Those who qualify for this special status of tenuous citizenship need to either have citizenship in another country or have access to foreign citizenship. While the bill promises that it will leave nobody stateless, it’s unclear how Canada can force someone to obtain citizenship in a foreign country before deporting them.


The process is relatively quaint: to strip a Canadian’s citizenship under the new rules, the minister must send a letter, informing that person that his citizenship is under review and offer him a chance to submit a reply. If the individual doesn't respond, the minister can terminate his citizenship. If he does reply, the minister can consider it, then terminate his citizenship.

A hearing is not required, and the soon-to-be-ex-Canadian will never go before a judge.

“The fact that they’re going to a letter-writing process to take away something as fundamental as citizenship when you can get a hearing in court on a traffic ticket shows that they are very dismissive of citizenship rights,” says Jackman.

Canada is not pulling this out of thin air. The law mirrors a 2002 bill adopted by the English Parliament. For the last 12 years, secretive courts can quickly deport any citizen of the UK for an array of issues—sometimes on suspicion alone. It has happened 27 times since the bill passed.

That includes Mohamed Sakr, the London-born twentysomething who had his citizenship revoked while out of the country for reasons that remain unclear—what is known is that the English counterterrorism unit was monitoring him for several trips to the Middle East. Trips that, his parents maintain, were innocent in nature.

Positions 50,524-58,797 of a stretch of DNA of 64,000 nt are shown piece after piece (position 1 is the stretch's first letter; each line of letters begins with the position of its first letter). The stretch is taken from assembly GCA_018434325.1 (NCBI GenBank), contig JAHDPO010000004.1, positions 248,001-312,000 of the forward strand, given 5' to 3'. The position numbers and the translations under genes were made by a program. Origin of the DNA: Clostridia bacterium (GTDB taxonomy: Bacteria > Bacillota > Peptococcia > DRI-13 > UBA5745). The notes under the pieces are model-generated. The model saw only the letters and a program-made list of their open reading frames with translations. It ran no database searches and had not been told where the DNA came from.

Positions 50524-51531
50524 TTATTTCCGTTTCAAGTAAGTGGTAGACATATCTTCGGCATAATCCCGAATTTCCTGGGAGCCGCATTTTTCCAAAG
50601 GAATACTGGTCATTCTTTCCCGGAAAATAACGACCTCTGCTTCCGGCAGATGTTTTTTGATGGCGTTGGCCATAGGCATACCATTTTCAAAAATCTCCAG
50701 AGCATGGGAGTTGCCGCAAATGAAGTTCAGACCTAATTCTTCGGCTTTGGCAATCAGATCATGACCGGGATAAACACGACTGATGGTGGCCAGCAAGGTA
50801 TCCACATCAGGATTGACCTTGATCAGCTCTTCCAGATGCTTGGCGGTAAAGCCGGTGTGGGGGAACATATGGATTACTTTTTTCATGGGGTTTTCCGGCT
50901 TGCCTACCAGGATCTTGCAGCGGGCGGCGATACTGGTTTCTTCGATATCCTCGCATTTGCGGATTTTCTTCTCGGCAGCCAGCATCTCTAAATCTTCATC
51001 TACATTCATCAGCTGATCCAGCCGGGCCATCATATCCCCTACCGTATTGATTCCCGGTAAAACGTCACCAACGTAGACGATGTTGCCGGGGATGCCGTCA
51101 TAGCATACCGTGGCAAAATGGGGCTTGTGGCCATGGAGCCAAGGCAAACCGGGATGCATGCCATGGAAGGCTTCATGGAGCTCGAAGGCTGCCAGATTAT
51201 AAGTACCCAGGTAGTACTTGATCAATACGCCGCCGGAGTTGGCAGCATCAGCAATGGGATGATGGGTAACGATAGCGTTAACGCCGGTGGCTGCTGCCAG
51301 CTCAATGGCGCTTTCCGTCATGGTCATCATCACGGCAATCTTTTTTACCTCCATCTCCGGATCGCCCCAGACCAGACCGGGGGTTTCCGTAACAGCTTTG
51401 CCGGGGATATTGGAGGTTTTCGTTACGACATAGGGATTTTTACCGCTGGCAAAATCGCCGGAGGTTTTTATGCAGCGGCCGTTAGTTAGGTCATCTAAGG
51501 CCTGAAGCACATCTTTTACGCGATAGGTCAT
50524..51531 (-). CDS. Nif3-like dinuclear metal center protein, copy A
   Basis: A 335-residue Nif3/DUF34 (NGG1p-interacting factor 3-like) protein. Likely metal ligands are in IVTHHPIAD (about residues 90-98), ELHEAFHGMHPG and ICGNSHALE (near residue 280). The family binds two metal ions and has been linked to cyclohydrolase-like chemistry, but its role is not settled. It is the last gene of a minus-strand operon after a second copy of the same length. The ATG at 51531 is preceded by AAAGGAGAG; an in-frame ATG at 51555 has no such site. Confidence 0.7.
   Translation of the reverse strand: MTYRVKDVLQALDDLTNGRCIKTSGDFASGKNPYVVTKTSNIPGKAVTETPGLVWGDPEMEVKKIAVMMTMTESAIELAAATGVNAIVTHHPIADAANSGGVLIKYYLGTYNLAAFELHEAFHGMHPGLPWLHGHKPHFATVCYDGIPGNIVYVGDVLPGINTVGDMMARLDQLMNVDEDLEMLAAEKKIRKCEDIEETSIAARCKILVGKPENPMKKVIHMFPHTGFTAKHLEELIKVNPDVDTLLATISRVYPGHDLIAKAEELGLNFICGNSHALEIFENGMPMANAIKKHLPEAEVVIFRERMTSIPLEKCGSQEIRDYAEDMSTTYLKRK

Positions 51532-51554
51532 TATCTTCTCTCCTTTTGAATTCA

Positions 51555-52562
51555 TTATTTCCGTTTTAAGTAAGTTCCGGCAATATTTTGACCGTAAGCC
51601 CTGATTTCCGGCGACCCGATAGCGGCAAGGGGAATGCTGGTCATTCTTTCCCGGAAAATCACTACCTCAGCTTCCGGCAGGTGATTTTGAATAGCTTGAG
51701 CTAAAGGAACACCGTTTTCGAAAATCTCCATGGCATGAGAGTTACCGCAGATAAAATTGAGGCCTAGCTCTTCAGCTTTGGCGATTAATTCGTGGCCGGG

He was killed by an American drone strike while in Somalia, in February 2012. Another man met the same end after being exiled by 24 Downing Street.


There’s also enormous concern that banishing radicalized youth to war-torn failed states might not be the best way to promote stability. But it’s not just suspected terrorists who may be at risk.

People like Ehab Lotayef may well be prime candidates.

The Cairo-born, Montreal-based engineer has been a Canadian citizen for more than two decades. He also founded the Canada Boat to Gaza organization, which has been trying to sail through the Israeli blockade of Gaza, inspired by the initial Gaza Freedom Flotilla in 2010.

Lotayef was arrested by the Israelis when soldiers boarded the ship during the group’s second try, in 2011.

The group maintains that its goal is to bring aid and supplies to Palestinian civilians. The American and Israeli Governments have charged that the flotilla’s funders and participants have ties to Hamas.

Hamas is, of course, a terrorist organization under Canadian law. They are also the government of the Gaza Strip.

“They would probably claim that by aiding a group that they claim to be terrorists… we could be considered terrorists as well,” Lotayef told us.

Lotayef says the group doesn’t actually work with Hamas, for the record. He says the group works civilian-to-civilian and deals with governments only when absolutely necessary.

He caught the attention of CSIS, however, when the group first launched. He basically told the spies to amscray, but has no doubt been the subject of some surveillance since.


Certainly, if Lotayef or one of his cohorts faced charges in Israel or elsewhere—for just about anything from piracy to supporting a terrorist organization—Ottawa could revoke his citizenship.

Lotayef says the group is currently trying to orchestrate a reverse flotilla; they’re funnellng money to activists within Gaza, helping them build their own boats. The idea is to provide ship-building jobs within the occupied territory and sail through the blockade as an act of defiance.

I asked Lotayef whether he’s worried about the new citizenship bill could put his Canadian passport in jeopardy.

"No," he says. “I think that would be a farce.”